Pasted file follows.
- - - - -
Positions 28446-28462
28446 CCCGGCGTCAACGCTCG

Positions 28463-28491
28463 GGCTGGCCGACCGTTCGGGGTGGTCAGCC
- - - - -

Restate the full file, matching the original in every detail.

Positions 28446-28462
28446 CCCGGCGTCAACGCTCG

Positions 28463-28491
28463 GGCTGGCCGACCGTTCGGGGTGGTCAGCC